Wednesday, July 29, 2009



Wolfe Island Village Home 11" x 14" O/P

Today, I visited and painted on Wolfe Island. Wolfe Island is in Lake Ontario, at the eastern end and is the home of Ontario's Provincial Government's latest attempt at producing a non polluting electrical energy source. "The Wind Farm" See eye sore (my opinion) in photo .
The village and island is a bustling, friendly place to paint.


This painting was painted on a Masonite board and pre stained an orange - pink (actually better to paint on than it sounds)
My palette for this painting consisted of Alizarin , Ultramarine Blue, Cobalt Blue , Cerulean Blue, Cadmium Yellow Med. ,Cad. Yellow L. , Chromium Oxide Green and Titanium White.
While painting, I tried to keep in mind a looser handling of the bush and to squint a little more 'tightly' than usual.
Again, a fun painting to do, aided by friendly surroundings...
'til next..



4 comments:

Cagg said...

Another painter and I just agreed that alla prima painting is much harder to pull off sucessfully than tighter realism.You are a whiz at it.
Minor technical questions-Do you let your tinted undercoat dry, or jump right in?
And do you ever use round brushes?

Frank A. said...

Cagg.Thank you for your post and compliment. Much appreciated.

Wow ! Love your blog !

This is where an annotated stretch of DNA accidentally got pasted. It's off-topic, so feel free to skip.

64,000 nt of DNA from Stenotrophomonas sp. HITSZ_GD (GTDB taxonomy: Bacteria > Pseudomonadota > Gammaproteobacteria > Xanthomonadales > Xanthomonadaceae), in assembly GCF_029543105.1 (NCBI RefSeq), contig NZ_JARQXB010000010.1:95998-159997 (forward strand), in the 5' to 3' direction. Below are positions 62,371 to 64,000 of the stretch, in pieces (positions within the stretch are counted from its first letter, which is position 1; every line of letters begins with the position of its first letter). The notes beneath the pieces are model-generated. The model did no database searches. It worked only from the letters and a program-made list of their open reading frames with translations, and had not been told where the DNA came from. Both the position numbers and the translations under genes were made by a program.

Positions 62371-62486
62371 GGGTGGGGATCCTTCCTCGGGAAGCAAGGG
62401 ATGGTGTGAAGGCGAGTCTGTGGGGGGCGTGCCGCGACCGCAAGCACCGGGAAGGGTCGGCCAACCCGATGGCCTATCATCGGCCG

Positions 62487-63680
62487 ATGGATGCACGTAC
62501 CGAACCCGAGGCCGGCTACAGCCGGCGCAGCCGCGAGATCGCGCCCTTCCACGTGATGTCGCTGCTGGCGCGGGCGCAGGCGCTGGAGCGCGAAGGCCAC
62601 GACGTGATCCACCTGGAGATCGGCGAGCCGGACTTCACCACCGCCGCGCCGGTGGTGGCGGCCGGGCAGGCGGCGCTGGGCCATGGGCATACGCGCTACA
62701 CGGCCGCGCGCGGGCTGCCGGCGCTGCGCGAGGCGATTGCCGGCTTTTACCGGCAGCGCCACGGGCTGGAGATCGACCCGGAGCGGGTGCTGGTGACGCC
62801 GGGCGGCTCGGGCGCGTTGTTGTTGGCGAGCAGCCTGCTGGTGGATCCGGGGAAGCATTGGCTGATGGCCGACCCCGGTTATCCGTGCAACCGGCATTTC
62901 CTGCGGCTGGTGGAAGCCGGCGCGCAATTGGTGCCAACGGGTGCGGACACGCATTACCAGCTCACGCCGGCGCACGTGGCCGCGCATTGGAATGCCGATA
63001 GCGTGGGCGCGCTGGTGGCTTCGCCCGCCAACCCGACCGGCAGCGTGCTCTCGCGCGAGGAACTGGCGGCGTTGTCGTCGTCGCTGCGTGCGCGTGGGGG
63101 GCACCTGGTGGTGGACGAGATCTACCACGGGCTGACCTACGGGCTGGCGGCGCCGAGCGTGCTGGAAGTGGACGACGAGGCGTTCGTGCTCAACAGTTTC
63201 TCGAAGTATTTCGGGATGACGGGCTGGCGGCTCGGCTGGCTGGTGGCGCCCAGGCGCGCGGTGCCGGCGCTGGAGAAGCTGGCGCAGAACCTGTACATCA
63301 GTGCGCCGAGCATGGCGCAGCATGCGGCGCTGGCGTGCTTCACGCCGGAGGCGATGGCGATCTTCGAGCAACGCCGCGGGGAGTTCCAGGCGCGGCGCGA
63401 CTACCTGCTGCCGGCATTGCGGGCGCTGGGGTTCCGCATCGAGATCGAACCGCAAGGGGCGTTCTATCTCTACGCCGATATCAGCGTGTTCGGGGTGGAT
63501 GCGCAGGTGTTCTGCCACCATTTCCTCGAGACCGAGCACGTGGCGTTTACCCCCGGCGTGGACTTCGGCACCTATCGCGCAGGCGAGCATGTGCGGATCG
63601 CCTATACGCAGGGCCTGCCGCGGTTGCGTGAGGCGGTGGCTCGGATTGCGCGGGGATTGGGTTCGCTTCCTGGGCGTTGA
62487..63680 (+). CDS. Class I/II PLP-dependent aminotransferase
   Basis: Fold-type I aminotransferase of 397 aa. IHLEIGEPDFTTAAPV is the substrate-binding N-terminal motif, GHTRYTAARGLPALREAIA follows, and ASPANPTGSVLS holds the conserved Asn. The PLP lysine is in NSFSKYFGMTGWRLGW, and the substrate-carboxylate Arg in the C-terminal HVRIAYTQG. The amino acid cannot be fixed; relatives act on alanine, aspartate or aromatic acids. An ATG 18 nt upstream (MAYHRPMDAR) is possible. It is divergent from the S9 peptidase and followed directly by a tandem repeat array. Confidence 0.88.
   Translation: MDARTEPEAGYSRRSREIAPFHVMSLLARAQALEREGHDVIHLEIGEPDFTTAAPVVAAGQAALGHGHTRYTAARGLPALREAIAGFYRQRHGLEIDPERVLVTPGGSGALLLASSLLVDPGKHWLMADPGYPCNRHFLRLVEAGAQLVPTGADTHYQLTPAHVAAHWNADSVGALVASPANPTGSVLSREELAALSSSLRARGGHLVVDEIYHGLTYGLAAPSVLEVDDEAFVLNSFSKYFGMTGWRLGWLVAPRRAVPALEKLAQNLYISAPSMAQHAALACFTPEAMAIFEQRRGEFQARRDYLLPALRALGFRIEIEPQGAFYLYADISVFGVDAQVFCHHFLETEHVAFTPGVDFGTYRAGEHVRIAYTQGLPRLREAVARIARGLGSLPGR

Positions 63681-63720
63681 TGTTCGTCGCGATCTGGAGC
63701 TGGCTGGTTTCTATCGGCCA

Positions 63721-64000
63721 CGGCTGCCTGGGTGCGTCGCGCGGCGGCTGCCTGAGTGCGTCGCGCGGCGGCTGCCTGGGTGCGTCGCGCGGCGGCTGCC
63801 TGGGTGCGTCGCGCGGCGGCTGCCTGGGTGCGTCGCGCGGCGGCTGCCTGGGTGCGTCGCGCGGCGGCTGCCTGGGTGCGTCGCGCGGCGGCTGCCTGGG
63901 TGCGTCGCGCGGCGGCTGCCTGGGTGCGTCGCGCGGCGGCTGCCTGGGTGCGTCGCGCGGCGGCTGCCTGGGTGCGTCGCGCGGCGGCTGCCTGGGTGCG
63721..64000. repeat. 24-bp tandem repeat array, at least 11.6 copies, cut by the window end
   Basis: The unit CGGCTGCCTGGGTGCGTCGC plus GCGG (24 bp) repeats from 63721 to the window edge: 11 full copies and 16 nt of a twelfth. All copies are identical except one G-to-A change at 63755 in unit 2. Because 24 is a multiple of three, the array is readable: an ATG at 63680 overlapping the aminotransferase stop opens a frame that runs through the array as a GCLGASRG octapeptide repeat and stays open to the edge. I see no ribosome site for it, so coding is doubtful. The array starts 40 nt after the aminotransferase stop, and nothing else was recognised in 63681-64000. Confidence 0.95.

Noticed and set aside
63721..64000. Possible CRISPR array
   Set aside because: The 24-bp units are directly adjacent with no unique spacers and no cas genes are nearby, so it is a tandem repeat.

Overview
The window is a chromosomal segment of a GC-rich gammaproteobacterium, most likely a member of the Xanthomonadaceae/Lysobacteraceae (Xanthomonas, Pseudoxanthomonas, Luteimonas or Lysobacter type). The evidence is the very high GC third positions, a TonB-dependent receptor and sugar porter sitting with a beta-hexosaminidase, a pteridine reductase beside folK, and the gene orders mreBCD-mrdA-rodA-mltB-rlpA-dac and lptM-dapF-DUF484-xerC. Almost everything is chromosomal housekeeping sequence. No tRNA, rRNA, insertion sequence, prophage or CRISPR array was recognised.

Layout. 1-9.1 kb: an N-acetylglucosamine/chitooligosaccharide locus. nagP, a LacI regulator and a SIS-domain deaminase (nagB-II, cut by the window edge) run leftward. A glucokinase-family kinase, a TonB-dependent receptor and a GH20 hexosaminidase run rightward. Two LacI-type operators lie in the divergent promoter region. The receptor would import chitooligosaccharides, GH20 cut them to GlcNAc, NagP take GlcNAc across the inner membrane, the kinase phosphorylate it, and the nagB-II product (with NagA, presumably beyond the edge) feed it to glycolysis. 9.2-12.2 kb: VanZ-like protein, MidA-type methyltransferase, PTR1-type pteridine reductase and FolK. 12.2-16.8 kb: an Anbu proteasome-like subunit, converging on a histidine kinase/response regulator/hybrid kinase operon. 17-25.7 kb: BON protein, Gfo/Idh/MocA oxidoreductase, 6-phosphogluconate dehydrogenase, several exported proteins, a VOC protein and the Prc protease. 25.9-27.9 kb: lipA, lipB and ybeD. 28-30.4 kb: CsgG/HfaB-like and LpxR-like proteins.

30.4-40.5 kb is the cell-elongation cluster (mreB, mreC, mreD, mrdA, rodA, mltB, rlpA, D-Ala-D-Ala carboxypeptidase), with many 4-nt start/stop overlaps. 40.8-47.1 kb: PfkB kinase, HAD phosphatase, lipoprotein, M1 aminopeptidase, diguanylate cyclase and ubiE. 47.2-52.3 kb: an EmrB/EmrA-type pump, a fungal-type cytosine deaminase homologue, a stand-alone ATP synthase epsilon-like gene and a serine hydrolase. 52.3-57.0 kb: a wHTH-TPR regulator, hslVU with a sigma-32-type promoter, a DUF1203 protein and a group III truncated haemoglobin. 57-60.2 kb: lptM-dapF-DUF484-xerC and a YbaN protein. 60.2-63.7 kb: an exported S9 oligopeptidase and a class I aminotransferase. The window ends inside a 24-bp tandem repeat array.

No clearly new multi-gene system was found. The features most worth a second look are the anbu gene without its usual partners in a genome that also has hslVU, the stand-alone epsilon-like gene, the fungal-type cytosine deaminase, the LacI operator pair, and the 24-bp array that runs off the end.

As for the tinted undercoat..
Usually, I apply it the night before the next day's painting.

Method..I take the desired color and mix it with plenty of odourless mineral spirits and apply it to a double gessoed Masonite panel.
Secondly, I evaporate the excess OMS using a hair dryer and further apply a second coat if the first is not suffient, (to the eye) using the same method.
The remaining color on the gesso surface further sets up over night. If I prefer a dryer surface, I will let it air dry further on it's own.
I like using it after the first night of drying.
I find that the tinted undercoat will accept the first layin of color without being disturbed, if applied more heavily, may be mixed ever so slightly.
Another advantage is that if you need a lighter area without the tinted background for a passage of color, it is simply a case of wiping the tint away with a rag and OMS.

Yes, I have used round brushes. Usually I use them in "finishing up" to apply the "sloppy looking" nuances, the odd detail and such that help to give a futher impression of "loosness".
But, that is my secret... :~)

My apologizes for taking so long in getting back to you.

Take care..

Cagg said...

Thanks for the info.You're a very generous man.
I've been using acrylics, or oil over the acrylics- for so long that I've forgotten how to start from scratch.

Frank A. said...

Cagg...My pleasure... :~)